Like farmers from many other developing countries, sugarcane farmers, in the north of Belize, face many barriers to agriculture financing. These barriers include ease of access to affordable financing and also access at affordable interest rates among others. Over the years, agriculture financing has remained a major concern because it limits efforts to increase productivity, modernization and also diversification. In response to these challenges, a portion of the interventions funded by the European Union-Accompanying Measures for Sugar Program (EU-AMS) makes monies available under the Sugar Cane Replanting Program (SCRP). Actually, the SCRP is one of the largest components of the EU-AMS offering a grant of 6.5 million Euros to the country of Belize. 5 million Euros of these funds is available to farmers and once drawn down will form a revolving fund administered by the Development Finance Corporation (DFC) offering loans for replanting and ratoon maintenance. To become a part of the revolving fund, however, these funds need to be utilized by 17 April 2018 otherwise these will be returned to the EU. Unfortunately these funds are not being accessed for the following reasons: (i) farmers are already committed financially with commercial banks; (ii) there is lack of coordination with the availability of funds with farming activities; (iii) farmers view the DFC loans process as inflexible.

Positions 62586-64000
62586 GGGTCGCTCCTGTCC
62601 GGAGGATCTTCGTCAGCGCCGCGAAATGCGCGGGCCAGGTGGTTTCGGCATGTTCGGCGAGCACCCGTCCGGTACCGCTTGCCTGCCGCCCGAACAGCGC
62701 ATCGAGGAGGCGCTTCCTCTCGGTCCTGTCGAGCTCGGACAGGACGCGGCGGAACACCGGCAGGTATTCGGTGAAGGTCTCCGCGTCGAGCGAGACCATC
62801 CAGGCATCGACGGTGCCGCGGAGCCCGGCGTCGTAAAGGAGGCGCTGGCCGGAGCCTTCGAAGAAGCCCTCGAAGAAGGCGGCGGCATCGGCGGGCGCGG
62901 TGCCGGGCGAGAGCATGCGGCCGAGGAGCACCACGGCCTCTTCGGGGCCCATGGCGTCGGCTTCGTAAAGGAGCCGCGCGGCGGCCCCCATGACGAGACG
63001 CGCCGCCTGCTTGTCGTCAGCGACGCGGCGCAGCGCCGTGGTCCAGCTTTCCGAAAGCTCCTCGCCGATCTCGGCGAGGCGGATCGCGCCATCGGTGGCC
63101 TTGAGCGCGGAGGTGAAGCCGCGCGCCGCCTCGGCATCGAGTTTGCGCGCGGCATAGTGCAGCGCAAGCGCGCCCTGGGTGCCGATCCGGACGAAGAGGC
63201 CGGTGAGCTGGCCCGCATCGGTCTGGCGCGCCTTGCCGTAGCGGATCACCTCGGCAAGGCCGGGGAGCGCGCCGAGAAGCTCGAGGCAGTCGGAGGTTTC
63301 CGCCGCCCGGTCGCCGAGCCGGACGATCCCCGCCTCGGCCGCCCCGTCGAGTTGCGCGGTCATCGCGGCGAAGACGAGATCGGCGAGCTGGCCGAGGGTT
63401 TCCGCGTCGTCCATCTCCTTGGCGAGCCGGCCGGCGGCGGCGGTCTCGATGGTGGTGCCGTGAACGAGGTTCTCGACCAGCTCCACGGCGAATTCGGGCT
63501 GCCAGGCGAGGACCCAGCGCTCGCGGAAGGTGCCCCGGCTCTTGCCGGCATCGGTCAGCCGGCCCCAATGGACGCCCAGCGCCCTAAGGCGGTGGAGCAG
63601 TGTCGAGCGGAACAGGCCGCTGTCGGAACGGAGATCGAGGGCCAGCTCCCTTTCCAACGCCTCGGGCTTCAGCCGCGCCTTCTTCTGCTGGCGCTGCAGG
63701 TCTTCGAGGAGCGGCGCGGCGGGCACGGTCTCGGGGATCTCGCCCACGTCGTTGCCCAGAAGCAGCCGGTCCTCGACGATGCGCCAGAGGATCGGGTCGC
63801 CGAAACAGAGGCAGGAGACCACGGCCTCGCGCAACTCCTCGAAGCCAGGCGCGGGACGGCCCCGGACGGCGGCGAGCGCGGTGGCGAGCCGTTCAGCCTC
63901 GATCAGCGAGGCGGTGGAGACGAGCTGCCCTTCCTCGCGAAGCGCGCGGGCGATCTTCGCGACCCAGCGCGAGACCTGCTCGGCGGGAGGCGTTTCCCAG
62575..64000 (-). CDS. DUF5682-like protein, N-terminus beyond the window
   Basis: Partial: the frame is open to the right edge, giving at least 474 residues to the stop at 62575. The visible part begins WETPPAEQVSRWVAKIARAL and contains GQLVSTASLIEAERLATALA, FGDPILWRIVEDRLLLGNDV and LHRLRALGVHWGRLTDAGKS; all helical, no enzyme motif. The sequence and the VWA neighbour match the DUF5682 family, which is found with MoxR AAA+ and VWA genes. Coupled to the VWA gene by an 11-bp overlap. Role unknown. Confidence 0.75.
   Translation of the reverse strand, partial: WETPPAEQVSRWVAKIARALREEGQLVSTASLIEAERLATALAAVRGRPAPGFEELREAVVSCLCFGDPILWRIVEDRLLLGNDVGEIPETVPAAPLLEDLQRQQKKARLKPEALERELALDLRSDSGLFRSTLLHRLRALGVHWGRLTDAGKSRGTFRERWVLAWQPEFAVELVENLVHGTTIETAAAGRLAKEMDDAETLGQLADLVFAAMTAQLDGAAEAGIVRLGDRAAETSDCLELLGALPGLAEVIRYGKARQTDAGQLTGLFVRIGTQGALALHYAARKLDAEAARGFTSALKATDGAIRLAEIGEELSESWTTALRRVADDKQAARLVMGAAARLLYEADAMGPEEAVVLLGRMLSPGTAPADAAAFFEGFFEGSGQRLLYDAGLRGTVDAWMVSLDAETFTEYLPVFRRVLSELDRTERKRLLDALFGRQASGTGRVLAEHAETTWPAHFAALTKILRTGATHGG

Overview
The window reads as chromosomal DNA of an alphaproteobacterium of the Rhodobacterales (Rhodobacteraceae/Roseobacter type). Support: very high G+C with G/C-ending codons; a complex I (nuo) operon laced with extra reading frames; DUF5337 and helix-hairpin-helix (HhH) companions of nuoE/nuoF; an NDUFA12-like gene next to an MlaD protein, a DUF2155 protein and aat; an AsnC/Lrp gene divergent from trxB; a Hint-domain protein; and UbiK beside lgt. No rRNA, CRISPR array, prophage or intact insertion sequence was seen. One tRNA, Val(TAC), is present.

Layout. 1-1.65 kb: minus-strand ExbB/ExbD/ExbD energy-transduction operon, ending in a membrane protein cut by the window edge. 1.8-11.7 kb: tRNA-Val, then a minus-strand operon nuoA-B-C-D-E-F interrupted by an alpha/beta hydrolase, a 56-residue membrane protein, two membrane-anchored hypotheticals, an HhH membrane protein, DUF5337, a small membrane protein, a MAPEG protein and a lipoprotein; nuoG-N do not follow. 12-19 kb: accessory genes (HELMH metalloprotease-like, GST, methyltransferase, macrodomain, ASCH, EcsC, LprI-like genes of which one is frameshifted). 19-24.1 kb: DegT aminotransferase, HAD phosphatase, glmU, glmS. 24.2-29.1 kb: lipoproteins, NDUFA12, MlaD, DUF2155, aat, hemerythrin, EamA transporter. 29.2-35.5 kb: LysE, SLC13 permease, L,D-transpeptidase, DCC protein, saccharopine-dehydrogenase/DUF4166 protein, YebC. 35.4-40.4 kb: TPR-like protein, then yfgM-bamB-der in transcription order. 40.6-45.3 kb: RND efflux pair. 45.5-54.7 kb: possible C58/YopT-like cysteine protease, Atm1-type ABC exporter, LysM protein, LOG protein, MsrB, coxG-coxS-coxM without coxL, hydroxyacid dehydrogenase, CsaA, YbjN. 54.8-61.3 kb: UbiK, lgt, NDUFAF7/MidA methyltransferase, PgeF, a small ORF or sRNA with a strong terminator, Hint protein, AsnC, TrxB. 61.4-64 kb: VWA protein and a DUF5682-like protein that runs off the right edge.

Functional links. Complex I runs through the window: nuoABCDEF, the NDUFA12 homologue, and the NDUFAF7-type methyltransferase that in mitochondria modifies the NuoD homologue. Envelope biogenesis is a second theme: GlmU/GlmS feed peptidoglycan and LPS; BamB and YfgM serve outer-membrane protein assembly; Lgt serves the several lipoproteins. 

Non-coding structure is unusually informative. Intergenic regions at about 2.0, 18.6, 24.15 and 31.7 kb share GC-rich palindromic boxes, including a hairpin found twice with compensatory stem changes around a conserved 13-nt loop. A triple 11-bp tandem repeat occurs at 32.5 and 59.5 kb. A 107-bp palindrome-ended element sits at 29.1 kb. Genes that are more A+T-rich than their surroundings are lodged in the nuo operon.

However, the DFC has been working diligently to change that perception among industry
stakeholders and has made significant changes to the terms and conditions initially established for the SCRP funds. As a result the EU-AMS-SCRP remains potentially beneficial to the sugar industry for the following reasons: (i) loans offered are at a low 6% interest rate; (ii) repayment period is 7 years (iii) funds can serve as a cushion for farmers in this critical year (iv) when funds are disbursed these will be monitored for proper use by the DFC; (v) DFC is coordinating with the Sugar Industry Research & Development Institute (SIRDI) to provide technical support.
The sugar cane industry however, faces many challenges – one very critical one is the changes to the current EU sugar regime that will soon bring an end to the preferential prices that Belize enjoys.
The main players in this industry have been repeatedly warned about finding ways to become competitive, particularly the cane farmers, in finding ways to cut down on production costs. Furthermore this is the last assistance of any kind that the sugar industry will receive from the
EU. Farmers are encouraged to check with the local DFC offices in the North and also the La Inmaculada Credit Union (LICU) and Saint Francis Xavier Credit Union to take advantage of the SCRP funds under the new terms and conditions.
Contributor: William Neal, Susana Castillo